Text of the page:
I remember this came up last year as well, but honestly, I don’t recall if there was a solution or suggestion to address it posted. I know we struggled with this all season as well.
I also don’t recall the same amount of time being needed prior to 2013.
It’s not dual, but our team actually has a Xeon 3.5gHz and 16gb of ram with dual gtx550s and we use LabVIEW. The RAM is plenty for the operations with about 10gb to spare, but I think there’s still room for improvement on the processor side.
All-in-all, with the biggest project we’ve done, took >30 seconds on the first build, ~20 on no changes, ~27with changes to 4 or 5 vis. Run as startup is mostly dependent on your crio processor and your connection to the device; our run as startup takes anywhere from 5-9 seconds. I have yet to test our crio image time
You are correct that the compile and build portion of LV is limited to being single threaded. What you may want to experiment with is whether you keep your VIs open when you build, or whether you close them first and then build.
My computer is in a weird state at the moment with other projects, so I wouldn’t trust my numbers anyway.
The build loads all of your VIs and the libraries into a build context. If the VIs are in memory, it transfers those from the intel context to the PPC context, compiling and loading alternate libraries as needed from disk.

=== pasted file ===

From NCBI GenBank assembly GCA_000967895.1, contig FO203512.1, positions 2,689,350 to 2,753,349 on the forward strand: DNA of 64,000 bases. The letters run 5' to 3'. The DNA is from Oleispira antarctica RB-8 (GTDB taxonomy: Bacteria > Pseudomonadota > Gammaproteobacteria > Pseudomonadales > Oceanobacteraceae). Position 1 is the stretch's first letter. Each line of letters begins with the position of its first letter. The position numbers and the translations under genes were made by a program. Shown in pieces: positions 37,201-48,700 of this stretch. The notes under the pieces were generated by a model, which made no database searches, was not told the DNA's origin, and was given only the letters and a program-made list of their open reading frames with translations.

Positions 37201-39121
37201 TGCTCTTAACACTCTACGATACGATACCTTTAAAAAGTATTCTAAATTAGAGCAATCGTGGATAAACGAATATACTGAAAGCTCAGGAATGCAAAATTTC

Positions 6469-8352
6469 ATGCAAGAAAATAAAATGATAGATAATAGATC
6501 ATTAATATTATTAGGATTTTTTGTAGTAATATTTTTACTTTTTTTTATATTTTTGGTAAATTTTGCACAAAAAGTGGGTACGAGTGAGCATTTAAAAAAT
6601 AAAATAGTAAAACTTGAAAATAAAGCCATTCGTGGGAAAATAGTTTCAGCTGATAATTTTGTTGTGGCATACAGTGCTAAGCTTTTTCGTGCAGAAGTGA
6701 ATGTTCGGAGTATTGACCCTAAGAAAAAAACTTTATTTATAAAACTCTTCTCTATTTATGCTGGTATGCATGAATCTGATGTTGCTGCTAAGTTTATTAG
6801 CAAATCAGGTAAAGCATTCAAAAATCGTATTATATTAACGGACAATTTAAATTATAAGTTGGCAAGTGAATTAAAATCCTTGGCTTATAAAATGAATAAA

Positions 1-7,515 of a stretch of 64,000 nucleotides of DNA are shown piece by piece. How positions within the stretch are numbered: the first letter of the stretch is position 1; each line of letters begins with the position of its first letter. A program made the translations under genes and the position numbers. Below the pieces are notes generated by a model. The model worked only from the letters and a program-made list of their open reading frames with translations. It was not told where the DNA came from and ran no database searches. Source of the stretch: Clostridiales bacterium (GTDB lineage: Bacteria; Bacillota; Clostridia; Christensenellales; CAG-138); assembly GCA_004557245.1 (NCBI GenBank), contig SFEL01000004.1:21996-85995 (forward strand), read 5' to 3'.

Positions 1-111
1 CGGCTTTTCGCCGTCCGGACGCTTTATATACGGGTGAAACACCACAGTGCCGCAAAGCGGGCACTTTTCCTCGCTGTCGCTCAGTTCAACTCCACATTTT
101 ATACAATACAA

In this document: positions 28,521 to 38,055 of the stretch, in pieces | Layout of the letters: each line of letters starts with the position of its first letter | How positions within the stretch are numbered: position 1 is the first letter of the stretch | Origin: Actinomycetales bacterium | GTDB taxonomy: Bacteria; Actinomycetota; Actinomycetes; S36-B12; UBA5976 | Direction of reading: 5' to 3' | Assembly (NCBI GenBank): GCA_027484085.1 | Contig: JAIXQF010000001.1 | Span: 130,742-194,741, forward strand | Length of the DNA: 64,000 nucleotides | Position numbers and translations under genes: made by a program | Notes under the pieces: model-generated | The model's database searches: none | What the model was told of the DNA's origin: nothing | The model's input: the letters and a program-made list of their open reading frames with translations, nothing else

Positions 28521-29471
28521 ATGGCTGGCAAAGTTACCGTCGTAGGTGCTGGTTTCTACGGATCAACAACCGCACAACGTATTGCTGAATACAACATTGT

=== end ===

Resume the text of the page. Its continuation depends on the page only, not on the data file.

If the VIs are kicked out of memory, the VIs will all be loaded from disk into the new context. From what I saw last year, both routes performed compiles they didn’t need to, but the bugs were reported and some of the biggest ones were fixed. My suspicion is that the disk route will be faster, but it would be helpful to do both and please post your results.
I ran a few tests on my Xeon machine, it averaged about 58 seconds with the VIs open and 59 with them closed.
That machine is probably more disk limited then it is memory which could explain the results. I will test some more latter tonight/tomorrow on a slower machine and see if the difference between them increases.